04 May 2020


My goal in writing this post is to provide reasonably universal advice for dance school owners everywhere in the world.

Here is the key goal of this article:
Financial survival of your Argentine Tango business


1. Decide “what” your school (business) is, and what it is Not
I believe Argentine Tango schools are the teaching couple. 

Everything around it is a manifestation of that couple’s passion, financial reality, and skill:

  • -  the teaching room,
  • - the Facebook page, website and advertising expenses
  • - the flyers you print, newsletters you send etc.

If at it’s essence, the school business is the couple, is paying rent for an expensive room really necessary for the school survival?
Either you or the economic reality of your city will answer this question.

2. WHO are you talking to, and WHY?
Have a minimum of two distinct levels of communication, as follows:

  • Inner level: Individuals that commit to support your school business, in any way (per-payment, donation, etc.) . Put them inside a “Walled Garden”.
  • Outer level: Anyone who came in contact with your school in the past, weather as a student or prospective student. Do not be shy to offer valuable content, but remember to ask for donations, and be ready to receive them the moment anyone wants to help.

3. Tips to handle donations
Be prepared to receive them as fast and as hassle free as possible.
Depending on what matches your situation, you could setup Revolut, PayPal Donate, Bank account for Donations, etc.A word of warning: For some people, donations can be comparable with “Impulse shopping”. Therefore, right timing and speed is essential to secure their help. If you are not ready to receive money when they want to pay, you will lose it.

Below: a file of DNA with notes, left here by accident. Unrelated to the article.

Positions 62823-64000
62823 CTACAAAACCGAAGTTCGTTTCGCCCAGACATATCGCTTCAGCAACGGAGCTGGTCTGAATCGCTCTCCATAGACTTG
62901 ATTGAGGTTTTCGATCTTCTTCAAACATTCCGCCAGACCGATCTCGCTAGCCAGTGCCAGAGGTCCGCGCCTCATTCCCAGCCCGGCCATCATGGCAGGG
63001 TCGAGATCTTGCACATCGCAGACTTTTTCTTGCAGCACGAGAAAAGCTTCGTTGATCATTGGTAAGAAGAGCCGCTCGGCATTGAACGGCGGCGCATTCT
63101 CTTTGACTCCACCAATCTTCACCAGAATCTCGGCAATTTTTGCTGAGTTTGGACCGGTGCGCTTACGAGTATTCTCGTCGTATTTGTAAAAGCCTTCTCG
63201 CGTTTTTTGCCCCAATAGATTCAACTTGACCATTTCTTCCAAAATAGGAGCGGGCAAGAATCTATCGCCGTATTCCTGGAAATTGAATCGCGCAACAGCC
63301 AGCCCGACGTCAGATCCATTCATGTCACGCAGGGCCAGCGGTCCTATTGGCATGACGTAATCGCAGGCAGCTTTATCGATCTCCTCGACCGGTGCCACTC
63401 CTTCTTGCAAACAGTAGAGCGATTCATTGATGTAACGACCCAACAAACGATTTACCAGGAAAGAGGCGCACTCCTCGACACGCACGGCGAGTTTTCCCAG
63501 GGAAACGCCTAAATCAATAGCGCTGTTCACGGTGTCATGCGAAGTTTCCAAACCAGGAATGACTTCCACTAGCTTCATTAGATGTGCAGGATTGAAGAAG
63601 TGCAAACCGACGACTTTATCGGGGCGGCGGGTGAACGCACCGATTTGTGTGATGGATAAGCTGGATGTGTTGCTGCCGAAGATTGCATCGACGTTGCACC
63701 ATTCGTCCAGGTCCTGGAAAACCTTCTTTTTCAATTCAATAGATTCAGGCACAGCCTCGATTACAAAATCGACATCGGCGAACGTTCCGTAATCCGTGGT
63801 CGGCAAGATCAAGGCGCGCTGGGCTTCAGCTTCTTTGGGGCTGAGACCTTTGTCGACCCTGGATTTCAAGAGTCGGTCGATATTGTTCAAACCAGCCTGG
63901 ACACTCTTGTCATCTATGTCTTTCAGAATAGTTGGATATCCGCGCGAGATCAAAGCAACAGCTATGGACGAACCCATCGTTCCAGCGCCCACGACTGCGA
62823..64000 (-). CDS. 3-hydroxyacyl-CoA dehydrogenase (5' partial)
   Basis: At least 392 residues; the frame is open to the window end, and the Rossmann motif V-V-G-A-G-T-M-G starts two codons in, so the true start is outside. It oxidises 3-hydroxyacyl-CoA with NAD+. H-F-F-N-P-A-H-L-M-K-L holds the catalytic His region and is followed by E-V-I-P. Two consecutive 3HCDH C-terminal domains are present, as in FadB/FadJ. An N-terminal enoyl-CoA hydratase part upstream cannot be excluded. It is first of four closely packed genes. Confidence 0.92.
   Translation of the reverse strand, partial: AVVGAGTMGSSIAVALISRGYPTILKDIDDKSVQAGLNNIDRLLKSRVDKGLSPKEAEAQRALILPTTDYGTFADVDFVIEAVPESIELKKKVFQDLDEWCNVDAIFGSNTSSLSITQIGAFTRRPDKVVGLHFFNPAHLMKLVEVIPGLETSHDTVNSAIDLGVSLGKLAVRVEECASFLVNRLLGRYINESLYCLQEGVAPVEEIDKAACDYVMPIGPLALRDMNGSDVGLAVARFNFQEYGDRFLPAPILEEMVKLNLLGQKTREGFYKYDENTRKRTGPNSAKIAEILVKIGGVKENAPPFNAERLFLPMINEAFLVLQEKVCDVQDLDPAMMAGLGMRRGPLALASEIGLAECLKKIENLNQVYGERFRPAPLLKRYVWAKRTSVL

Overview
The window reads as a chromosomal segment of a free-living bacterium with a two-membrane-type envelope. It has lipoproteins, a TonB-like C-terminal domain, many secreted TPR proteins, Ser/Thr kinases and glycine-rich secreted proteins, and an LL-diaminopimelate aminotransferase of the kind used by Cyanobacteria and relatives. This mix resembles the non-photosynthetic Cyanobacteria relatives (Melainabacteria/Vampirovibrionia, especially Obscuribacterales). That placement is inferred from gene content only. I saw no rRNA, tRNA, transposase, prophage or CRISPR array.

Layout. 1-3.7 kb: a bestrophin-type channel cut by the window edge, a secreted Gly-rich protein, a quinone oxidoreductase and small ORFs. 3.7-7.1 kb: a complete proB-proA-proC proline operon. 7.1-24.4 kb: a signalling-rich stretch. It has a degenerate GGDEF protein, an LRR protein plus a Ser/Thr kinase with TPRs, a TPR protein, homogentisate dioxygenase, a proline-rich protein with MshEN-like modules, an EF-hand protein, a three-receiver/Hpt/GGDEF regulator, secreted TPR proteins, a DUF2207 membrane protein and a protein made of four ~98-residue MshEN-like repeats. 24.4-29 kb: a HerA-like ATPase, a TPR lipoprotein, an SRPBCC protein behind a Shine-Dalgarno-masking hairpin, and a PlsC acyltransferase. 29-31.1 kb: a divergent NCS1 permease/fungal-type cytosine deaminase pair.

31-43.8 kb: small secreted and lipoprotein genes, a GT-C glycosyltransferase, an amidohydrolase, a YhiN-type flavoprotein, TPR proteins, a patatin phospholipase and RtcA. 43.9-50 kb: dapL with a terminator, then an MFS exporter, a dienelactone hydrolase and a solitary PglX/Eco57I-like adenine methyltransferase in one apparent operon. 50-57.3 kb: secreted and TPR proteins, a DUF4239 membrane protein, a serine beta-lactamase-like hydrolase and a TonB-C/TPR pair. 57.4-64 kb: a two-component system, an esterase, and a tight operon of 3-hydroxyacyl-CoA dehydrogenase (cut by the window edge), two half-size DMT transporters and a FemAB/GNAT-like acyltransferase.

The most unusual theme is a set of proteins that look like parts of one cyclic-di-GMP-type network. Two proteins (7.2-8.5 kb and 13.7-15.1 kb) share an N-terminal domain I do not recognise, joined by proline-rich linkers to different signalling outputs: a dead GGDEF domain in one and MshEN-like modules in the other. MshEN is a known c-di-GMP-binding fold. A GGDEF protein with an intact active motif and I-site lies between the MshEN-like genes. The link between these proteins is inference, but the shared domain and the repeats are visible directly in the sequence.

4. Respect & Follow the Law closely
I advise Safety & Legality first, always. However, between the lifting of the quarantine legally, and the moment people are ready to “touch other people” there is a psychological and habitual distance.
How you, as a dance school owner, prepare and handle that distance can be the difference between bankruptcy or prosperity.
For example:
When/if it is legal in your city to have outdoor exercise gatherings of 10 people, why not organize a 10 people tango class by the beach, in the forest, or a park?

Key question: How do you promote group activities without being criticized?
Well if you already followed the advice at point 2, you can announce it to your “walled garden” without fear of being judged by people who have nothing better to do than attack ideas on the internet.

All the best,
Alex Apetrei

In early 2017 Alex choose Argentine tango as sabbatical from business life. Becoming an Argentine Tango proffesional has been an extraordinary last chapter in the book of his childhood. Through the dance industry related work on www.apetreiconsulting.com, he hopes to provide a contribution to the economic survival of the fragile Tango ecosystem, during the effects of the quarantine and social distancing period. 

With 16 years of business experience, and a personal desire to help the Tango community thrive, he is offering 60 minutes of donation based business consulting for Argentine Tango professionals on: www.apetreiconsulting.com